Suzanne Collins' 'The Hunger Games': A Review
This is the first novel in the series.
The second entry into the 'Hunger Games' story.
The final book in the 'Hunger Games' trilogy.
After months of waiting, here is the feature film version!
The blu-ray version, which is already selling record breaking amounts!
Rating: **** 1/2
Generally, I try to avoid trendy books (Twilight, Harry Potter, Girl With The Dragon Tattoo) because it seems that they run the risk of being style over substance. So naturally, when 'The Hunger Games' film started being advertised, I brushed it off and didn't give it a second thought. However, when I started getting massive interest and requests from those reading my reviews (See, I DO listen to you) I couldn't deny the impact the story was having on my friends' lives. I was lucky enough to find a very decently priced used copy and sat down with what I anticipated as a drawn out snooze fest. What I didn't expect was to be completely gripped by an outstanding tale of courage and survival that easily turned me from a skeptic into a believer. I'm not saying the novel doesn't have it's faults, but I can appreciate examples of fine, easy storytelling such as this.
The scene is set in Panem. A small country that exists in post apocalyptic North America. The Capitol city rules over twelve individual mid evil districts with a sinister dictatorship full of unfair rules and unnatural laws. If that wasn't bad enough, the Capitol holds the annual Hunger Games to remind the districts how absolutely powerless they are against the Capitol. In the Games, each district must sacrifice one boy and one girl between the ages of 12 and 18 to complete. 24 total players are then dropped into an arena and forced to fight to the death. Not only do the combatants have to fight each other, but the elements, viscous traps and starvation as well. The player left standing earns the right to return to their district where they can live as champions, free from The Hunger Games forever.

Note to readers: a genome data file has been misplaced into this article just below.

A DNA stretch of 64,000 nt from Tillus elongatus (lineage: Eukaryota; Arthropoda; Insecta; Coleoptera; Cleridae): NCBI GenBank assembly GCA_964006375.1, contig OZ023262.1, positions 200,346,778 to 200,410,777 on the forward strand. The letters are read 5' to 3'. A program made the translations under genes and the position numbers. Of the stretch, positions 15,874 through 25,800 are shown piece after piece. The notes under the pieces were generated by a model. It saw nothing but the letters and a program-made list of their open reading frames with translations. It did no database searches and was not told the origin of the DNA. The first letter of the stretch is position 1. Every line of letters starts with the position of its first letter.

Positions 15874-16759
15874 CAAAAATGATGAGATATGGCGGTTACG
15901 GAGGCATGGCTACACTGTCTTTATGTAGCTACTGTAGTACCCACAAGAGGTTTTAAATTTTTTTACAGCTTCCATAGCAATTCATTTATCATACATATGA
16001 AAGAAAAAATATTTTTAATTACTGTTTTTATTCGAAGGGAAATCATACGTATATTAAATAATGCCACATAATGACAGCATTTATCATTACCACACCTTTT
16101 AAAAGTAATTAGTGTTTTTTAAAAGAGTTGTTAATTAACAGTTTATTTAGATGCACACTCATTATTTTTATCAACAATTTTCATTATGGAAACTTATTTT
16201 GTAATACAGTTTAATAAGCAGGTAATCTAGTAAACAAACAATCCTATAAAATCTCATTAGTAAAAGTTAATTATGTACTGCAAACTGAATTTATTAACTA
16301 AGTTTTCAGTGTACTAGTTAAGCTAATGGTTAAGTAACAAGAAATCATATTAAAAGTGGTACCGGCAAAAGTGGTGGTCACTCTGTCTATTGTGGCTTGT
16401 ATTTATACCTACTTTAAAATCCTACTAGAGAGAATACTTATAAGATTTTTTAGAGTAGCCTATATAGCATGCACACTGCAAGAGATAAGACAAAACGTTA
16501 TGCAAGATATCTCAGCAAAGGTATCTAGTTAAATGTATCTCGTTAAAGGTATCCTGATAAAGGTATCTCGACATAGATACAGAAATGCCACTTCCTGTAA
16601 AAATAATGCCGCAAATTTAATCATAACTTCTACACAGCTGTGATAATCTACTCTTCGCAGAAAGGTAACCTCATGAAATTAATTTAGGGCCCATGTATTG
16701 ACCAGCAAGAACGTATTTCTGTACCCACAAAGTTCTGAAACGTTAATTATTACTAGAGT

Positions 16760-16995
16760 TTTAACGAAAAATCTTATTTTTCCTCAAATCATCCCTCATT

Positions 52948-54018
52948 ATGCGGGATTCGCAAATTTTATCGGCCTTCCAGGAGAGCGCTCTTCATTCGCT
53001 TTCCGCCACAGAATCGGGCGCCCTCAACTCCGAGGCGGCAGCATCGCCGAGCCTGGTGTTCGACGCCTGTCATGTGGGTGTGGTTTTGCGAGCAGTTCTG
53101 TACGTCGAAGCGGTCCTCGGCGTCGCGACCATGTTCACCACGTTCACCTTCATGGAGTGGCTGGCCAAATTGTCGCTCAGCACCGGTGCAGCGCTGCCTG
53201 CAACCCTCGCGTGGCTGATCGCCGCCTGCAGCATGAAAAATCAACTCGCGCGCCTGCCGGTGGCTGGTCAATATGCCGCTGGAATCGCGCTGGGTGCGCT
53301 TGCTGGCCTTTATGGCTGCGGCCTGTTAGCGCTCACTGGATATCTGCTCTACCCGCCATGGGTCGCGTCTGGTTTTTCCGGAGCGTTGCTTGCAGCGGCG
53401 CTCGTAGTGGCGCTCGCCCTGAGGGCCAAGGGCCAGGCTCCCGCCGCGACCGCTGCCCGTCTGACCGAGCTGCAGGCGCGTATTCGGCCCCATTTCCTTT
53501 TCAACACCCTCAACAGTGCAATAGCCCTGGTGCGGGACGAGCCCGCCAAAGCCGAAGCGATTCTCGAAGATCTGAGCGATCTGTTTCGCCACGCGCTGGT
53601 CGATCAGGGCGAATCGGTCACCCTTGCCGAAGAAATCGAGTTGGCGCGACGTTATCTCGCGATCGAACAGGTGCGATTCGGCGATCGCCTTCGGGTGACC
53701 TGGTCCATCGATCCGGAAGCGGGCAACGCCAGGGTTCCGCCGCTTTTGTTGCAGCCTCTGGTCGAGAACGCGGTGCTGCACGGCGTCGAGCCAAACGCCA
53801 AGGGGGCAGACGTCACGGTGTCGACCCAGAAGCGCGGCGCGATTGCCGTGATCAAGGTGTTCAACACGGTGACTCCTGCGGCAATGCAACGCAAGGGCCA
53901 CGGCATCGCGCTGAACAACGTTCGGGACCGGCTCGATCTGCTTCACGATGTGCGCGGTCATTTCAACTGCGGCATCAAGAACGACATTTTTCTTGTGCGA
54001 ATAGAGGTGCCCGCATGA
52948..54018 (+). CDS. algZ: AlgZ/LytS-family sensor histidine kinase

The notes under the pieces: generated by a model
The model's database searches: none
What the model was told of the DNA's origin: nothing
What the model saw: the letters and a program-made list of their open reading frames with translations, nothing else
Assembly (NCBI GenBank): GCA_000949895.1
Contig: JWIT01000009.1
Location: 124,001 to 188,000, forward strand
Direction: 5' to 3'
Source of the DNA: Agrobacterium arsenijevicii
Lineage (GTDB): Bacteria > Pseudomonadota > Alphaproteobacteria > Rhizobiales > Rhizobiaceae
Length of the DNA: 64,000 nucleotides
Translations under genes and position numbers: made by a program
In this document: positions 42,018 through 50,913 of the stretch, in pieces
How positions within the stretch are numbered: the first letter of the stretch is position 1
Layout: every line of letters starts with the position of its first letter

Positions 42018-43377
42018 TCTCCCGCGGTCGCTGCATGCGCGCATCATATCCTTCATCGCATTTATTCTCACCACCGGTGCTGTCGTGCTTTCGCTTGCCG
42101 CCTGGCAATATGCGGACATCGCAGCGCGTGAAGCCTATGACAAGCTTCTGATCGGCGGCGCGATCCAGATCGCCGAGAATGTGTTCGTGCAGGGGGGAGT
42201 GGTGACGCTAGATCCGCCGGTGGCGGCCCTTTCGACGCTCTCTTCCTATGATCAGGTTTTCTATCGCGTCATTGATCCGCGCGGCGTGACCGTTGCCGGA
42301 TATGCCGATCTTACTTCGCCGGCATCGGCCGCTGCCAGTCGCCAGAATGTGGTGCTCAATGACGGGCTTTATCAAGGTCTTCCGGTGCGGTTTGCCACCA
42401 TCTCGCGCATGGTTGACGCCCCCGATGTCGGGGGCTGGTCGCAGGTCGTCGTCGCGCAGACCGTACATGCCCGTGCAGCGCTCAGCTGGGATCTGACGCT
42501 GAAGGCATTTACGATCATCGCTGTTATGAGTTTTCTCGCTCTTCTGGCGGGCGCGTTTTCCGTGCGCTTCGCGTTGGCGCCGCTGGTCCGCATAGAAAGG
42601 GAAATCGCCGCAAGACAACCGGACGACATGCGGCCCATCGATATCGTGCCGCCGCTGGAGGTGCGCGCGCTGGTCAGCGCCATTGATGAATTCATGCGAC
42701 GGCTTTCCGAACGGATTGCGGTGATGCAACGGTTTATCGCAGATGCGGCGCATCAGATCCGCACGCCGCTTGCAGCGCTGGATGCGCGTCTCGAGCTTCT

Katniss Everdeen is 16 and doing her best to keep her family alive. Hunting illegally and trading in the dangerous black market barely support her invalid mother and little sister Primrose. Having just turned 12, Primrose is now eligible to be selected to play the Games. Katniss' world is flipped upside down when Primrose is drawn to represent her district. Without hesitation, Katniss boldy steps up and volunteers to take her place. Thinking her death is all but certain, she feels at ease with the knowledge that her family is safe for at least one more year. Once back at the Capitol, the 24 players go through a rigorous routine of training, interviews and etiquette to help build the hype for the competition. The games are a televised event. The rich citizens bet on which player will win, while the poor are forced to watch their friends and family be sent to their doom like sheep to the slaughter. Katniss is immediately faced with bloodshed and the realization of the task at hand really sets in. Does she have what it takes to win? Or will the Hunger Games swallow her whole?